For the past three summers, Yosemite National Park has implemented an entry-time reservation system. Meaning, if you want to enter the park between 6 a.m. and 4 p.m., you have to make an entry reservation online. Reservations were not required for entry before 6 a.m. and after 4 p.m.
In 2020, the system was an emergency response to COVID-19 – an attempt to prevent an influx of visitors and the spread of a disease that’s killed over a million Americans to date.
The system received backlash from visitors who came to visit the park and were turned away for lack of an entry reservation. The general hurdle of having to find and make a reservation online also made the system unappealing to some.
Luckily – for those who disdained it, at least – Yosemite has announced the cancellation of its reservation system for the upcoming summer.
In its wake, park administrators are looking to establish a long-term visitor access management plan to help control crowds, preserve the park, and ensure equitable access to the valley and its many meadows, streams, and mountains.
Last Tuesday, Project Director Dr. Rachel Collins hosted a virtual public meeting for the plan’s development alongside Kathleen Morse (Yosemite’s Division Chief for Strategic Planning and Project Management) and Cicely Muldoon (Yosemite’s Superintendent). The plan is currently in its planning process – the team is gathering input to understand current visitor use patterns, key issues, and core values in order to determine the best practices for visitor management. Once such input is gathered and an understanding has been reached, strategizing can begin. A draft of the plan is expected in Summer 2024.
“In a nutshell,” said Collins, “[visitor use management is the] management of people and resources while sustaining both.” The objective of the visitor use management plan (VUM) centers on enhancing opportunities to connect visitors to the Park’s fundamental resources and values while preserving those resources and values for future generations. Resources like El Capitan, Half Dome, the Sequoia groves, the streams and rivers and waterfalls, the bike-riding and rock-climbing and trail-chasing… even “global leadership and conservation,” said Morse.
This is the first park-wide planning effort Yosemite has executed in decades, but Yosemite VUM is nothing new. Past VUM efforts include a general management plan in 1980, the Half Dome Trail Stewardship Plan in 2012, the restoration of the Mariposa Grove of giant Sequoias in 2013, the Merced Wild and Scenic River Management Plan in 2014, the Tuolumne Wild and Scenic River Management Plan in 2014, and a traffic improvement pilot in 2021 and 2022.
The primary issues to be addressed in the long-term VUM are vehicular crowding and road congestion, parking lot congestion, trail congestion – overall congestion – the quality of visitor experience, impacts on park resources, the protection of meadows, wildlife, and other natural resources, and the protection of culturally significant assets.
During the Q & A session of the meeting, one attendee asked if Park administrators were considering re-implementing the reservation system as a permanent VUM plan. “Yes,” said Muldoon. “We are considering every range of alternatives that comes out of this planning process.”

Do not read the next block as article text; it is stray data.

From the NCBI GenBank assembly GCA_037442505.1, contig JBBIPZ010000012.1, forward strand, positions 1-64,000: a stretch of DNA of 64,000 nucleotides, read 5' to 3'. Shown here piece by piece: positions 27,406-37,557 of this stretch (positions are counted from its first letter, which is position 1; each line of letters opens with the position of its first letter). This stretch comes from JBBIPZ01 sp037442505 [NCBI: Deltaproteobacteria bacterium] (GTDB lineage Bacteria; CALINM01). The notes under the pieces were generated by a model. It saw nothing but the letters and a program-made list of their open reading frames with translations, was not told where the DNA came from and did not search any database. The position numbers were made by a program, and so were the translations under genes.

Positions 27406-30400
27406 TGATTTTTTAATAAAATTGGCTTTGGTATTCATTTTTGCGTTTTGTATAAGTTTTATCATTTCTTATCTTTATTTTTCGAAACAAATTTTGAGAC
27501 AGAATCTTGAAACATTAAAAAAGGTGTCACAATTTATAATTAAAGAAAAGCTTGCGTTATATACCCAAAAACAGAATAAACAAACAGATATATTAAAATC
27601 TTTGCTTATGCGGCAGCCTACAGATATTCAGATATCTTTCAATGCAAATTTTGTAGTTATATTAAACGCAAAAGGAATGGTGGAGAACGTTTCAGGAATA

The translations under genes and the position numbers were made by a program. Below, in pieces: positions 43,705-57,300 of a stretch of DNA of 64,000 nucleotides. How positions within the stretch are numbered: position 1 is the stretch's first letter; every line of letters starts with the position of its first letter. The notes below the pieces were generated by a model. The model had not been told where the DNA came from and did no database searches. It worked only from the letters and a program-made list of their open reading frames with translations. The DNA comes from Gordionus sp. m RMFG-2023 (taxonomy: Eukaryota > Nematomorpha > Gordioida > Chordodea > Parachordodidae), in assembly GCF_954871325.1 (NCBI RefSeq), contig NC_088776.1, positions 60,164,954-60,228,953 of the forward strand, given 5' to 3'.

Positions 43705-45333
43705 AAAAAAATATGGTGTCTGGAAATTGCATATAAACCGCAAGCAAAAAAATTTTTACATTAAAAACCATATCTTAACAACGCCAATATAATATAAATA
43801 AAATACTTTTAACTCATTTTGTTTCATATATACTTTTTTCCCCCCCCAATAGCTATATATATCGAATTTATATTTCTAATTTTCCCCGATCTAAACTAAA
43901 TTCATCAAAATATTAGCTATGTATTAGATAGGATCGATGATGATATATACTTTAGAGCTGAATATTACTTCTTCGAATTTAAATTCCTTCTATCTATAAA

That was pretty much the answer to most questions.
What type of enforcement will be implemented to support the VUM strategy?
“All depends on what comes out on the other end of this process… [we will] absolutely adapt to make whatever solution works well with the visitors [to the park]” said Muldoon.
What about ensuring that those without computer access will be able to make a reservation if such a new system is implemented? It’s a big factor in their analysis of the plan.
Could a lottery system be implemented for all reservable services at Yosemite (entry, hotels, trail access, etc.)? Right now, the team is in their planning phase. The mechanisms they use to implement any strategy will depend on the decided plans.
How about quotas for parking and camping? Anything’s possible. Could there be a dedicated lane at entrance stations for annual pass holders? Depends on what comes out of the planning phase.
One attendee asked why the reservation system was stopped. Muldoon explained the emergency response nature of the reservation system, and how last year the reservation system helped to alleviate congestion and parking limitations caused by construction throughout the park. “This is going to be our no-action alternative plan in 2023,” said Muldoon, referring to the reservation system’s absence. Without a reservation system, Park administration will be able to see how well their improvements to traffic circulation and parking operate on their own.
The traffic changes have increased the speed of movement throughout the entire transportation network of the park, and two lanes leading out of the park have worked to prevent a congested exodus come departure time. “What we found is that [the changes have] dramatically increased our ability to move cars through Yosemite Valley,” said Morse.
Input from park visitors is crucial to the design of a successful VUM. To share your thoughts, ideas, and stories with the park and influence the decision-making and priority-setting process, visit parkplanning.nps.gov/YosemiteVisitorAccess by February 3rd, 2023.